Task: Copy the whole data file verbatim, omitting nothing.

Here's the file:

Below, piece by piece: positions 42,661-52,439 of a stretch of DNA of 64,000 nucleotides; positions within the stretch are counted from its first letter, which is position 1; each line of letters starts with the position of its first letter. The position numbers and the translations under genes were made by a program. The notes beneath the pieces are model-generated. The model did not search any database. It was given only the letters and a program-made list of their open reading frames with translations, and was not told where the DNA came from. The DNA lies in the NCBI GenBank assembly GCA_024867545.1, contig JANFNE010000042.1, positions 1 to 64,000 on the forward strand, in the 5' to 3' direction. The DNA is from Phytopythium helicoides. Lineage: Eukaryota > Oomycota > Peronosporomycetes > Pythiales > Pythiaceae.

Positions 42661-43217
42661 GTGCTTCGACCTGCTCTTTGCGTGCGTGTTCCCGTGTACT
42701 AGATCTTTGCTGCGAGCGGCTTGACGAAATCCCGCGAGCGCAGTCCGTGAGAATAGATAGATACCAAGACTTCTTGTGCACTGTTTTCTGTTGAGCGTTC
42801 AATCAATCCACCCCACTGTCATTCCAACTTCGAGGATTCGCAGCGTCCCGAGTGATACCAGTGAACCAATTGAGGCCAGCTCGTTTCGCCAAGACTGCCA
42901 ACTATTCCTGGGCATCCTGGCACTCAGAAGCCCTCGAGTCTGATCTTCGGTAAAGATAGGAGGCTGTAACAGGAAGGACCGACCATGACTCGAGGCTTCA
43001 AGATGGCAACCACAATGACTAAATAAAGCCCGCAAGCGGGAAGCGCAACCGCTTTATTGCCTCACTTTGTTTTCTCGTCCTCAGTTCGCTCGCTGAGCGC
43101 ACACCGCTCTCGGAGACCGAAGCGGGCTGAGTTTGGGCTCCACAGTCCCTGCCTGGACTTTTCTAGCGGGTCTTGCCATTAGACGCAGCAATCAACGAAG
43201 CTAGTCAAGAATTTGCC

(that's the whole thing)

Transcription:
Below, piece by piece: positions 42,661-52,439 of a stretch of DNA of 64,000 nucleotides; positions within the stretch are counted from its first letter, which is position 1; each line of letters starts with the position of its first letter. The position numbers and the translations under genes were made by a program. The notes beneath the pieces are model-generated. The model did not search any database. It was given only the letters and a program-made list of their open reading frames with translations, and was not told where the DNA came from. The DNA lies in the NCBI GenBank assembly GCA_024867545.1, contig JANFNE010000042.1, positions 1 to 64,000 on the forward strand, in the 5' to 3' direction. The DNA is from Phytopythium helicoides. Lineage: Eukaryota > Oomycota > Peronosporomycetes > Pythiales > Pythiaceae.

Positions 42661-43217
42661 GTGCTTCGACCTGCTCTTTGCGTGCGTGTTCCCGTGTACT
42701 AGATCTTTGCTGCGAGCGGCTTGACGAAATCCCGCGAGCGCAGTCCGTGAGAATAGATAGATACCAAGACTTCTTGTGCACTGTTTTCTGTTGAGCGTTC
42801 AATCAATCCACCCCACTGTCATTCCAACTTCGAGGATTCGCAGCGTCCCGAGTGATACCAGTGAACCAATTGAGGCCAGCTCGTTTCGCCAAGACTGCCA
42901 ACTATTCCTGGGCATCCTGGCACTCAGAAGCCCTCGAGTCTGATCTTCGGTAAAGATAGGAGGCTGTAACAGGAAGGACCGACCATGACTCGAGGCTTCA
43001 AGATGGCAACCACAATGACTAAATAAAGCCCGCAAGCGGGAAGCGCAACCGCTTTATTGCCTCACTTTGTTTTCTCGTCCTCAGTTCGCTCGCTGAGCGC
43101 ACACCGCTCTCGGAGACCGAAGCGGGCTGAGTTTGGGCTCCACAGTCCCTGCCTGGACTTTTCTAGCGGGTCTTGCCATTAGACGCAGCAATCAACGAAG
43201 CTAGTCAAGAATTTGCC